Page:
Acoustics nerds are bouncing off the walls over a new recording of liturgical music that seeks to accurately reproduce the conditions of a long-ruined chapel from Scotland’s Linlithgow Palace to present choral music as it might have sounded in 1512. The recording is titled Music for the King of Scots, and its eponymous audience was originally James VI of Scotland (aka James I of England). Linlithgow Palace was built by James I of Scotland in 1424 and renovated around 1512, but fell into disrepair through the 1600s after James IV moved the royal family to London.
“The original idea of the project was to try to explore the concept of space and place as a dimension of performance,” said Dr. James Cook, an early music scholar at the University of Edinburgh, in a video documentary on the making of the recording. The team used state-of-the-art virtual reality and acoustic modeling technologies to attempt to reconstruct “lost performance spaces.”
The team sought to recreate the musical program for 1512’s Easter Mass, and as with all audio performances, the effect of the music would have been greatly affected by the acoustics of the chapel space. Liturgical music, in particular, is designed for and informed by not only the sweeping architecture of many churches and houses of worship but the costly materials that often went into making them rarified spaces. The LiDAR (Light Detection and Ranging) scanning technology that made the basis for the project’s theoretical acoustics is combined with exacting research on the music of the time, and even such nuance as the materials of the chapel.
“You need to know how oak absorbs sound and how it scatters sound, or what an alabaster sculpture with this degree of curvature would do,” Cook told Smithsonian Magazine.
The recording can be downloaded at Hyperion Records, but the team has plans to install the audio in the remains of the palace, which continues to be a popular Scottish tourist attraction despite being widely damaged by fire in the 1700s. This soundscape will allow visitors to envision the experience of a concert from the past, in the very place that it — or something quite like it — once took place. Like many research endeavors these days, 3D scanning and reconstructive technologies are allowing artists of today to form strong connections to their musical history, even going back as far as the prehistoric roots of music-making. That’s the kind of legacy that can make anyone feel like a king.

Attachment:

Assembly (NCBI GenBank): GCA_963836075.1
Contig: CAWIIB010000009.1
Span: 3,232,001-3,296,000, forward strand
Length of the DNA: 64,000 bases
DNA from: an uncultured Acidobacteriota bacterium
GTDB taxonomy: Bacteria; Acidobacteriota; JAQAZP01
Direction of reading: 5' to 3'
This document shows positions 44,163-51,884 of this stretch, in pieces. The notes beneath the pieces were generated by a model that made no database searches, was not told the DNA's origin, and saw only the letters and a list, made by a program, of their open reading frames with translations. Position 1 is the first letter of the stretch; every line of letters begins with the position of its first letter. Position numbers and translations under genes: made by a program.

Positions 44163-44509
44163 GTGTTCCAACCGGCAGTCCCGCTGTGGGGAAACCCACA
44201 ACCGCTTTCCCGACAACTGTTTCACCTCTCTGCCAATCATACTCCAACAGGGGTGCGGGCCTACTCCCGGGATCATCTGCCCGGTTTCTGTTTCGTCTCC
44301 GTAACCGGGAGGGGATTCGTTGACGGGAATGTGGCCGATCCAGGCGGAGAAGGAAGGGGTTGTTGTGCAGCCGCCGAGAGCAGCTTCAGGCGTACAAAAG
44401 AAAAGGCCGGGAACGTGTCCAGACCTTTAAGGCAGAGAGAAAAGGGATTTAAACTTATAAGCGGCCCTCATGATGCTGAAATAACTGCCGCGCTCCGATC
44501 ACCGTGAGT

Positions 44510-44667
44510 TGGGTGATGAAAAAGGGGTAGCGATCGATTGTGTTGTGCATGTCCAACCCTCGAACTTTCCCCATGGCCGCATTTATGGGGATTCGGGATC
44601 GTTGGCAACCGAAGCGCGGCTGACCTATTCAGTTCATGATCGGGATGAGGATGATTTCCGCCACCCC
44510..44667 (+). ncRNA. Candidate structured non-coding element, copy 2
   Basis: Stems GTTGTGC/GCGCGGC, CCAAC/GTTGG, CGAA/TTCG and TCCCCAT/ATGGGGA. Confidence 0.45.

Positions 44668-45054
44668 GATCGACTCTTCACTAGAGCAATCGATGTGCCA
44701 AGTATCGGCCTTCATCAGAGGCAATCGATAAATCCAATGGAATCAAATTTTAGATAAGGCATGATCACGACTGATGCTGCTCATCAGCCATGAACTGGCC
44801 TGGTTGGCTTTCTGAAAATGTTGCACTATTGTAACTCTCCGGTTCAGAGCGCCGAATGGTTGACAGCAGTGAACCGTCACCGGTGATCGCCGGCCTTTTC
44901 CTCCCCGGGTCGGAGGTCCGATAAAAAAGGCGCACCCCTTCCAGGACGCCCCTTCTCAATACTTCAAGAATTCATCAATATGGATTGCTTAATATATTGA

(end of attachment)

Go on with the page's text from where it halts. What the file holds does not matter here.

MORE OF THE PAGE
How does a selective competition fit with the contemporary art world’s aspirations toward greater inclusivity?
Critical race theory, which has been attacked by conservative lawmakers, is conspicuously absent, as are many contemporary and living Black artists.
“Dignity of Earth and Sky,” unveiled in 2016, raises questions about who should depict Native people and how they should be portrayed.
In this online exhibition, Indigenous artists reclaim realities long denied them by US and Canadian federal governments — including moments of collective reverie.
At this year’s Sundance International Film Festival, more than half the feature-length movies were made by directors who identify as women.
In her novel Tell Me I’m an Artist, Chelsea Martin questions whether art offers a refuge from the world.
Ten artists will receive studio space and access to faculty, staff, students, workshops, and programming at an arts institution in the heart of Philadelphia.
The US government has lifted a Trump-era ban that kept formerly imprisoned people from accessing their works.
A work of art will be on the line when the Philadelphia Eagles play the Kansas City Chiefs this Sunday.
With two exhibitions at SoFi Stadium, the Kinsey African American Art & History Collection seeks to engage a different art audience.
The works that best exemplify a uniquely German grotesque in Reexamining the Grotesque are those that reflect the war and Weimar years.